Sunday, July 20, 2008

Uneven U.S. broadband deployment distorts market perceptions, drives digital downturn

The uneven, hodge podge deployment of last mile broadband infrastructure in the United States in the current decade has affected market demand by distorting perceptions about broadband availability. In areas that still don't have wireline-based broadband access in 2008, some inhabitants have apparently concluded that if they don't have service now they aren't likely to in the foreseeable. The practice of cable companies and telcos of not giving residents time frames as to when broadband will be offerred only reinforces that perception.

Commenting on the recently released Home Broadband Adoption report by the Pew Internet and American Life Project, the National Rural Telecommunications Cooperative (NRTC) observes in its July 2008 Update newsletter that the perception ironically persists even when broadband services are actually available. That naturally drives down demand, known as "take rate" among providers.

Cost and lack of availability were the main reasons rural consumer gave for not subscribing to broadband. Twenty-four percent of the rural dial-up users in the Pew survey said they would take broadband if it were available. This might indicate that rural consumer perceptions in some areas do not match the actual amount of service available from rural broadband providers. For years, NTCA broadband surveys have shown that rural providers have been building out broadband services, but that there have been very low take rates.

This market phenomenom isn't confined to rural areas since broadband black holes can be found in all areas of the U.S.: urban, surburban, quasi-rural and rural.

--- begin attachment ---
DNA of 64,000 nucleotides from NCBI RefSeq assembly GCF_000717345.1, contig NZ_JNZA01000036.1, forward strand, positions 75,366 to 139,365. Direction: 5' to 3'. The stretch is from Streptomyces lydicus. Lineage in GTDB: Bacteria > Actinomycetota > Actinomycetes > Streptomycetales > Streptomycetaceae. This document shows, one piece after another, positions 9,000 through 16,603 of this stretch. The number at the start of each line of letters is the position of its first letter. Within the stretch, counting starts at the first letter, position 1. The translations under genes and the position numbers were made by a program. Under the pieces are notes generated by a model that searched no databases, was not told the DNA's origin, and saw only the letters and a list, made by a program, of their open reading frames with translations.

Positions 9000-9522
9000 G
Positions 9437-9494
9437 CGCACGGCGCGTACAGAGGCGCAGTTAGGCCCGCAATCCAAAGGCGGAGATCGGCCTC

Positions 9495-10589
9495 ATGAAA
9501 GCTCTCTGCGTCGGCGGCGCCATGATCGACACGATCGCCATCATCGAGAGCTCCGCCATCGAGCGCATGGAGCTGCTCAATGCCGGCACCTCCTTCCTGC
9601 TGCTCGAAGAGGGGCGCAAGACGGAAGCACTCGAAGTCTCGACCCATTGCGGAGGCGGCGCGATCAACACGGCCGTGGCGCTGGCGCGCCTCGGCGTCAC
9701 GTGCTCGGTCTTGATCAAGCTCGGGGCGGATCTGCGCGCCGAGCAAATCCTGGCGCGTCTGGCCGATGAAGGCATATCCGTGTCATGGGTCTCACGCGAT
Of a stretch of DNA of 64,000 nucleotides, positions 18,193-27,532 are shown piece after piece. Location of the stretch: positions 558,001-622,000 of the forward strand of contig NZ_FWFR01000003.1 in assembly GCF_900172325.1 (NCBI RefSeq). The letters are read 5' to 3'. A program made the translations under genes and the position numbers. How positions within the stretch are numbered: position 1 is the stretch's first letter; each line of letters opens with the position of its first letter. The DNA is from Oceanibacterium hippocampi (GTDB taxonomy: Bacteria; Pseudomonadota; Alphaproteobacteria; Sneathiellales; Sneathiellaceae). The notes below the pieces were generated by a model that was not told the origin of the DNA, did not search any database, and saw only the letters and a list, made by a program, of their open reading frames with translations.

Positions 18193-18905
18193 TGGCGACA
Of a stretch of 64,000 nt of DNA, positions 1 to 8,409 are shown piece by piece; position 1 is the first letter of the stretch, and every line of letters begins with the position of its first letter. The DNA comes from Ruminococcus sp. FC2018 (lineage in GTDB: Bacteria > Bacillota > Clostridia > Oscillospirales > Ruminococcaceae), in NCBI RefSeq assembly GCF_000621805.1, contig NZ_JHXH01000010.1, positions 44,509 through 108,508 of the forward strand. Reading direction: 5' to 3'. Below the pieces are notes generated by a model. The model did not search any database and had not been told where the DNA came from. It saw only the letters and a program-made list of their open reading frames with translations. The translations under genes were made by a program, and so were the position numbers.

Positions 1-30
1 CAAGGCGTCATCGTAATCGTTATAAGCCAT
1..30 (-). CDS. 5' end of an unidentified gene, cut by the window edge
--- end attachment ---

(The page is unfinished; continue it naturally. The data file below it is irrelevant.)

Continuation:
Low take rates understandably make providers reluctant to invest in broadband infrastructure, particularly in higher cost areas. The end result of this depressed dynamic is self perpetuating and highly persistent broadband black holes in those areas where there are in fact no wireline-based broadband services. Providers in turn can justify the existence of these black holes, fearing low take rates. It's the equivalent of an economic downturn: a lack of confidence on the part of both sellers and buyers.

This is primarily a supply side problem given that the supply of broadband services in these areas has been nonexistent over a period of many years. The way out of this digital downturn is for providers to drive demand by both aggressively deploying services and advertising their availabilty. The latter element is key to overcoming entrenched market perceptions in long-established broadband black holes that broadband isn't available and isn't coming any time soon.

On Sept. 8, 2008, the Broadband Stakeholder Group (BSG), the British government’s advisory group on broadband, issued what it termed "the most comprehensive analysis produced to date on the costs of deploying fibre in the UK."

This report supports the notion that ISPs must proactively drive up demand for advanced services in order to support the business case for fiber-based broadband infrastructure deployment in costlier, less densely populated areas instead of passively writing them off as unservicable as all too many are wont to do. “If operators could achieve a higher than expected level of take-up in rural areas, then the business case for deployment in those areas could improve significantly”, said the BSG's CEO, Antony Walker.

No comments:

Web Analytics